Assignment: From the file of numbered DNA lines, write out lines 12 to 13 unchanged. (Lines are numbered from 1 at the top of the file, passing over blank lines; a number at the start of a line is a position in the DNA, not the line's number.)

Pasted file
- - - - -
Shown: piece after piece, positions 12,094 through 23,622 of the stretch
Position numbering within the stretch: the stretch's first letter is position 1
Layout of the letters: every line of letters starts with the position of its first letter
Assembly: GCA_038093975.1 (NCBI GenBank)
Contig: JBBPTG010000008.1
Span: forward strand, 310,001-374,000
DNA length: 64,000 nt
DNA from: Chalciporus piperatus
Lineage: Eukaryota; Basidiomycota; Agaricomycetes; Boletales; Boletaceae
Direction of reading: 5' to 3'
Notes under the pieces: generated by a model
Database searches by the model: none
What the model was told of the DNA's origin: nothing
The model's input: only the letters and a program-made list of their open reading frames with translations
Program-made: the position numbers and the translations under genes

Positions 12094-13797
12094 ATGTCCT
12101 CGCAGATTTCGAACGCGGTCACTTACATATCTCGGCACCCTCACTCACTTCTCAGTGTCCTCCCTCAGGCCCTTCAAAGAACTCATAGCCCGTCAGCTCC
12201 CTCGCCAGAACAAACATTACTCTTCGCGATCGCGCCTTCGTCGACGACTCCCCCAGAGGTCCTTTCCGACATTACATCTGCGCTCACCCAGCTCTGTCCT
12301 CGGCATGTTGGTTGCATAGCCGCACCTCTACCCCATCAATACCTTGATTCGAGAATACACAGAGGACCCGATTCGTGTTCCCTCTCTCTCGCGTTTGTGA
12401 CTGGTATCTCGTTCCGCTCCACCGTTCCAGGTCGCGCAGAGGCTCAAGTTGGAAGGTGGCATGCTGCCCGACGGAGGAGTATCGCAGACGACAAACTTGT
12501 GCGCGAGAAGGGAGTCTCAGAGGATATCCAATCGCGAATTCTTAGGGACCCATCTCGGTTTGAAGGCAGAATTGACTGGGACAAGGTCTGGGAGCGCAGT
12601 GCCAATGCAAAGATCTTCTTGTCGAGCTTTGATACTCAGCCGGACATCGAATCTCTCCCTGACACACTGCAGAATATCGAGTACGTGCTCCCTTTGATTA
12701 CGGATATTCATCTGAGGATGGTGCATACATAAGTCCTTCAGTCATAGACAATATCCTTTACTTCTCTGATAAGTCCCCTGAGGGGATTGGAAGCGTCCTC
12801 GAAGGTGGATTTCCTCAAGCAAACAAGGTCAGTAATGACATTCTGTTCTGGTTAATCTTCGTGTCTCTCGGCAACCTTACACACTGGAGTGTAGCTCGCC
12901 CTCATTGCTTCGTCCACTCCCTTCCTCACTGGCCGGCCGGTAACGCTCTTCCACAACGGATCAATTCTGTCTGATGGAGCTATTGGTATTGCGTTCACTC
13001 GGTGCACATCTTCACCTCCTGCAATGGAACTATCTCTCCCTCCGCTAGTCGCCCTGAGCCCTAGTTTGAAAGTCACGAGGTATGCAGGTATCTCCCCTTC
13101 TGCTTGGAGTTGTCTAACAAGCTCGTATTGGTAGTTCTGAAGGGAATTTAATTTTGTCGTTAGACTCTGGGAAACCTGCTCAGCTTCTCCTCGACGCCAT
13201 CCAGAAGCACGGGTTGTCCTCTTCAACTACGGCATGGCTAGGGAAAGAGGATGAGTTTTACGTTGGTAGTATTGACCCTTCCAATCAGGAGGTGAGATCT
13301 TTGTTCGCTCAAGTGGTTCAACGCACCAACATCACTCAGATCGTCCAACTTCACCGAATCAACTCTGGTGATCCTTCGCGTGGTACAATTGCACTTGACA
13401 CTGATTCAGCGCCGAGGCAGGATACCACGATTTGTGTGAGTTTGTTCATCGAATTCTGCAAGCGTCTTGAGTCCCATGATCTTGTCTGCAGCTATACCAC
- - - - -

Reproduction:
Database searches by the model: none
What the model was told of the DNA's origin: nothing